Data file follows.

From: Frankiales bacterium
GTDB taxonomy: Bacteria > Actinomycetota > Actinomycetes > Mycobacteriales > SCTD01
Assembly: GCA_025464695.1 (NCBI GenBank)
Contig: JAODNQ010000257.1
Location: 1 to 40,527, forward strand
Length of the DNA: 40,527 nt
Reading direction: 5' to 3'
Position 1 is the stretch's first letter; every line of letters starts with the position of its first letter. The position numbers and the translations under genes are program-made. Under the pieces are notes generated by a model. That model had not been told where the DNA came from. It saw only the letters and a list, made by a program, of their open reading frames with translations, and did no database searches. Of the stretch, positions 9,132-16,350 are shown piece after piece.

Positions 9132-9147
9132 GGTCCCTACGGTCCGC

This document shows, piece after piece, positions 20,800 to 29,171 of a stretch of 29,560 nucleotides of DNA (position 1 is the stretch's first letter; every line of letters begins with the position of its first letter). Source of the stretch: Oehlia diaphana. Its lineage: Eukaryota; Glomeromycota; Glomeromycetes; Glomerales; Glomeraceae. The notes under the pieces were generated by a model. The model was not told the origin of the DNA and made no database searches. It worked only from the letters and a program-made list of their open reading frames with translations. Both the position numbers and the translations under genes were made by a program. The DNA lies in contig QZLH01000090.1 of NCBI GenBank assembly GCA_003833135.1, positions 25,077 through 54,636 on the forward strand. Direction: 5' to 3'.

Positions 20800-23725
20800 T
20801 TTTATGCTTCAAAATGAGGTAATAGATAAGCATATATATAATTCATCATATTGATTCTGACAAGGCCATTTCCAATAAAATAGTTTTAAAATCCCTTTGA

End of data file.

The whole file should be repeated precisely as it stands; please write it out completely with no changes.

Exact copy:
From: Frankiales bacterium
GTDB taxonomy: Bacteria > Actinomycetota > Actinomycetes > Mycobacteriales > SCTD01
Assembly: GCA_025464695.1 (NCBI GenBank)
Contig: JAODNQ010000257.1
Location: 1 to 40,527, forward strand
Length of the DNA: 40,527 nt
Reading direction: 5' to 3'
Position 1 is the stretch's first letter; every line of letters starts with the position of its first letter. The position numbers and the translations under genes are program-made. Under the pieces are notes generated by a model. That model had not been told where the DNA came from. It saw only the letters and a list, made by a program, of their open reading frames with translations, and did no database searches. Of the stretch, positions 9,132-16,350 are shown piece after piece.

Positions 9132-9147
9132 GGTCCCTACGGTCCGC

This document shows, piece after piece, positions 20,800 to 29,171 of a stretch of 29,560 nucleotides of DNA (position 1 is the stretch's first letter; every line of letters begins with the position of its first letter). Source of the stretch: Oehlia diaphana. Its lineage: Eukaryota; Glomeromycota; Glomeromycetes; Glomerales; Glomeraceae. The notes under the pieces were generated by a model. The model was not told the origin of the DNA and made no database searches. It worked only from the letters and a program-made list of their open reading frames with translations. Both the position numbers and the translations under genes were made by a program. The DNA lies in contig QZLH01000090.1 of NCBI GenBank assembly GCA_003833135.1, positions 25,077 through 54,636 on the forward strand. Direction: 5' to 3'.

Positions 20800-23725
20800 T
20801 TTTATGCTTCAAAATGAGGTAATAGATAAGCATATATATAATTCATCATATTGATTCTGACAAGGCCATTTCCAATAAAATAGTTTTAAAATCCCTTTGA